Harissa and herb aubergine with bulgur

Gavin WrenMain Dishes, Recipes, Salads, Vegan, Vegetables, Vegetarian

Harissa herb aubergine with bulgur

If I had to describe this dish in one sentence, I’d say it’s like listening to opera whilst doing circuit training in a tutu.

Now, taken literally, you could assume that this dish makes you feel like an utter idiot, which is not my intention. But if you look beyond that superficial lunacy, at the component elements, they all represent something within the dish to give you an idea of it’s characteristics. The harissa is the circuit training, the hit of spice that makes you sweat and gives the dish a kick. The opera is the mixed drama and high notes of the coriander, mint and lemon that give a bright, liberating, romantic flavour. And finally, the aubergine is the tutu, soft, silky and bringing it all together.

Semi circle sliced aubergine on baking tray

Cooked semi circle sliced aubergine on baking tray

By this point you might be feeling sorry for the poor bulgur wheat, for not getting a headline mention, but it’s not forgotten. It plays a key supporting role, not to be underestimated as the stage manager, hidden away, making sure everything hit’s the right spot at the right time and frankly, the show wouldn’t happen without it.

All of this extravagant metaphor might seem like an decidedly floral way of describing this dish but I hope you can forgive me for it, because this dish just became my number one creation since starting the blog. The marriages of bold flavours in this dish just seem to work beautifully together, and inspire such ridiculous comparisons as my first sentence.

Harissa, lemon and garlic dressing on chopping board

mint and coriander on chopping board

As we eke our way into whatever form of summer the English climate chooses to bestow upon us this year, aubergines start to become a regular fixture in my diet. Their bulbous, light, summery behaviour is utterly endearing when the weather warms up and recently I’ve realised there’s only one approach to cooking them – on a high heat. If it’s in the oven, use a high temperature. If you’re griddling them, keep it hot, and if it’s the BBQ, I want char-grilled. I want to see that pale, insipid flesh take on a charred or browned appearance. I’ll visit all of these methods over the next few weeks as I have a few more stunning aubergine recipes up my sleeve, ready to roll out once I’ve cooked, photographed and written about them.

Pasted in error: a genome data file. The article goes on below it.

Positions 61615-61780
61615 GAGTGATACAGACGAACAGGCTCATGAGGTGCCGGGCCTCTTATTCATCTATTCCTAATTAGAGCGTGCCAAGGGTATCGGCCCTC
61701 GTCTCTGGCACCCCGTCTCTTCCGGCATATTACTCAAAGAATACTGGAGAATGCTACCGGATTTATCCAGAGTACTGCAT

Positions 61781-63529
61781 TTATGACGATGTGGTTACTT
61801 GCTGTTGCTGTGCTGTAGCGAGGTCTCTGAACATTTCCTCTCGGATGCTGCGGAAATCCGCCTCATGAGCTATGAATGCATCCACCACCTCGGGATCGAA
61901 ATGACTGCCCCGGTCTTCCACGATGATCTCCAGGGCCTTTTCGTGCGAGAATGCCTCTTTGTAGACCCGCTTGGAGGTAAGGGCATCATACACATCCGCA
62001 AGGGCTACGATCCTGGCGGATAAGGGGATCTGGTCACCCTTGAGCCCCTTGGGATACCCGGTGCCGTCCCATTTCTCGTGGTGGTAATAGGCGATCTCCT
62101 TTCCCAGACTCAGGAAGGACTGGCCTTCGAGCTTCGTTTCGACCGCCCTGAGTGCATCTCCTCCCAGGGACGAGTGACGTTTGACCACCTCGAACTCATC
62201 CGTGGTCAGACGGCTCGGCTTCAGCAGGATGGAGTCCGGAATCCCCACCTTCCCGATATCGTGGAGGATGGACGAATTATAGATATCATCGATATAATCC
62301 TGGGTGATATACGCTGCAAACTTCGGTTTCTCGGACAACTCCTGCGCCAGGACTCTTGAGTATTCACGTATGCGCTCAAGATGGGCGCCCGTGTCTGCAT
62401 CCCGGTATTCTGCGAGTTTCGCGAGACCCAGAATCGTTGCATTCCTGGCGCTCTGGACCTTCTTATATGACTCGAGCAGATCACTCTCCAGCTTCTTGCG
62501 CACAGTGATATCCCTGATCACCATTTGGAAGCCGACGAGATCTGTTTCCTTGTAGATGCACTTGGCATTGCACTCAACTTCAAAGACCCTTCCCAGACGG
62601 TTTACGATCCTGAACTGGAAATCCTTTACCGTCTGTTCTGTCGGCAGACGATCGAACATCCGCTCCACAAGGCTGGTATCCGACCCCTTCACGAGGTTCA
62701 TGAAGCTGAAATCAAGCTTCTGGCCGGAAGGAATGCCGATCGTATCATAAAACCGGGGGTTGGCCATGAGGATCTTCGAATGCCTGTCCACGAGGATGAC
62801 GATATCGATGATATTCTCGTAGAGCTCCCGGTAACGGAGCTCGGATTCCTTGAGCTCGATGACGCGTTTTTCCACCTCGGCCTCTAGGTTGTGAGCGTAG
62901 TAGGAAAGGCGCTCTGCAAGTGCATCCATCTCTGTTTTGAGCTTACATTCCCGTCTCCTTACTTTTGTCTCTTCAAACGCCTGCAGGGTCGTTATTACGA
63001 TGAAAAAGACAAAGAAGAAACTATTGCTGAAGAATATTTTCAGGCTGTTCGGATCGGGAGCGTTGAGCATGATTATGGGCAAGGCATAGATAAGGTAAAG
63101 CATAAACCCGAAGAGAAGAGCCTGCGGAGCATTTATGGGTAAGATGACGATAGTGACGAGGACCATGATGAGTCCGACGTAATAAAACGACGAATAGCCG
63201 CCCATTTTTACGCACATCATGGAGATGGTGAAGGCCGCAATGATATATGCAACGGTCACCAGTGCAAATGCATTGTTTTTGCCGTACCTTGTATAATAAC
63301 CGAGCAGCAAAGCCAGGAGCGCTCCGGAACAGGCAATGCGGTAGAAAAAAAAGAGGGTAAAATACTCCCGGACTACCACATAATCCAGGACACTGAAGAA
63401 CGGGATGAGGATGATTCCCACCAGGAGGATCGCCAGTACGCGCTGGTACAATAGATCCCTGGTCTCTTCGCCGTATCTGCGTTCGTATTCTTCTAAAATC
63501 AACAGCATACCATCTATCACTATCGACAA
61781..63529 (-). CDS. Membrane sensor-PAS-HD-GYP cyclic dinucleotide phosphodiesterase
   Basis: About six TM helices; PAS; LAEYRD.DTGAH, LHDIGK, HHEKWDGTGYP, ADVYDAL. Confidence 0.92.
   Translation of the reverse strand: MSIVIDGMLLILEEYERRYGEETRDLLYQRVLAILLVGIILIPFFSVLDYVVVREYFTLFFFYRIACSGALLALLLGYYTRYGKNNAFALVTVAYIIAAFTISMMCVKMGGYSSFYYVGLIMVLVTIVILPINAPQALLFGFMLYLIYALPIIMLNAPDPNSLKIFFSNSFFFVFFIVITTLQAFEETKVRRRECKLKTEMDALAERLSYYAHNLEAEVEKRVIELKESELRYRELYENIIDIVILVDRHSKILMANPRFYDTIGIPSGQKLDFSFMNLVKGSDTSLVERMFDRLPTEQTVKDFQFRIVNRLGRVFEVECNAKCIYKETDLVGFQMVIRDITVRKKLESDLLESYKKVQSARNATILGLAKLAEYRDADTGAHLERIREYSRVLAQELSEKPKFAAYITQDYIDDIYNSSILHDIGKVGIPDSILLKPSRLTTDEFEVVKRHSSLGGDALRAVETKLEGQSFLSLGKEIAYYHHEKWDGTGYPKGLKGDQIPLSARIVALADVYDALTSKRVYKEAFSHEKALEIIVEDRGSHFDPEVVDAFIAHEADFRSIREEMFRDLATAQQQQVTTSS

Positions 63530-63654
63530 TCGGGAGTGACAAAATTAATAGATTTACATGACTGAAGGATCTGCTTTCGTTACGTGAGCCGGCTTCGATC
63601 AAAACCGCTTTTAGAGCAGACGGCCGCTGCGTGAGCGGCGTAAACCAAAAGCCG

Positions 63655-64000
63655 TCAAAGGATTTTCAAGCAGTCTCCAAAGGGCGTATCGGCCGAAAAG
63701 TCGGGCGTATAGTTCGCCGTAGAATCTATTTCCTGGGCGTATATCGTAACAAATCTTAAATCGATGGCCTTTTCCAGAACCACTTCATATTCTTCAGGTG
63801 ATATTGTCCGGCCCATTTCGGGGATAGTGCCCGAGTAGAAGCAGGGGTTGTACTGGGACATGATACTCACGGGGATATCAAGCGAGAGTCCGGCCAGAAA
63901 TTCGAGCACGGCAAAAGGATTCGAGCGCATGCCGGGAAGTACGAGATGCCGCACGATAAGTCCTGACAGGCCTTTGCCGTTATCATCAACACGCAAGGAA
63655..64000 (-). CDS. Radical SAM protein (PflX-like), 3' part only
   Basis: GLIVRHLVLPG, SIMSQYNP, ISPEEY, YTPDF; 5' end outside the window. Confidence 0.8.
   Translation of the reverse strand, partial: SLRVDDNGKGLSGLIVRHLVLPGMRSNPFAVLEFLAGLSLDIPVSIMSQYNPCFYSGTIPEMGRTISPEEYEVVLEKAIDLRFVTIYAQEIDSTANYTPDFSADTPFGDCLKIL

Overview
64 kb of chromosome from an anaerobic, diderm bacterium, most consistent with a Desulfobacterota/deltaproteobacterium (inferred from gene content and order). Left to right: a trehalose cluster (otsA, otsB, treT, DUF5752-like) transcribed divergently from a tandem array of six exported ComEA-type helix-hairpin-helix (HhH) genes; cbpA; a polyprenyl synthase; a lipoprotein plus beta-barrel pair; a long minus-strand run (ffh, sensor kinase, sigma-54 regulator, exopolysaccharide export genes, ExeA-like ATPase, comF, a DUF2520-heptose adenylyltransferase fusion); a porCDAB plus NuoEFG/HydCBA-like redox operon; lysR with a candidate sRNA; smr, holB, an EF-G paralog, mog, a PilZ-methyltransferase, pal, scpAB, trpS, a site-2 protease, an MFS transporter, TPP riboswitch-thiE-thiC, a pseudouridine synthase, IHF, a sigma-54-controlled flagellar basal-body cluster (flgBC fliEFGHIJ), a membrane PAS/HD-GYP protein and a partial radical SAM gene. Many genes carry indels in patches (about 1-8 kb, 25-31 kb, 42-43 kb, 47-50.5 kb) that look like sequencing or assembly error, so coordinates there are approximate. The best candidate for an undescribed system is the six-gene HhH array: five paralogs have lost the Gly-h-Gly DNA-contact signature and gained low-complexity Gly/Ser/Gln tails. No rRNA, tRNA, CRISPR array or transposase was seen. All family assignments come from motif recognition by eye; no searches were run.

The first in the high-cooking-temperature summer aubergine series is this recipe, using your oven on it’s highest temperature, it’s my harissa and herb aubergine with bulgur.

Harissa herb aubergine with bulgur

Harissa herb aubergine with bulgur

Harissa and herb aubergine with bulgur


Serves 2

Uses 2 baking sheets and a mixing bowl

PDF recipe card to download or print


2 large, firm, shiny aubergines
75g wholemeal bulgur wheat
1 tablespoon harissa
4 tablespoons olive oil
1 Lemon, juice
1 garlic clove, crushed
17g Mint leaves, roughly chopped
17g Coriander leaves, roughly chopped


Preheat your oven to it’s highest setting (probably about gas mark 9, 500ºF, 250ºC).

Cut the aubergines in half lengthways, then slice into 1.5cm thick pieces, so you end up with lots of semi-circular chunks. Put in a bowl and toss with 1 tablespoon olive oil (you can use this bowl again to mix it at the end)

Lay greaseproof paper on one or two baking sheets (dependent on size) and stand all of the aubergine slices up on their skin, with a gap between them all. By standing them up and giving them space, you allow the heat of the oven to circulate over the flesh and cook the aubergine more effectively.

Place in the oven for about 25 minutes, or until nicely browned – this will depend on your oven so keep an eye on them.

Meanwhile, cook the bulgur as per the pack instructions.

Mix the harissa, 3 tablespoons olive oil, lemon juice and garlic together in a glass/jar/shaker.

When the aubergine is cooked, place it in a large bowl, add the bulgur, stir, then add the dressing and herbs and mix gently.

My unique perspective on food, once a month.

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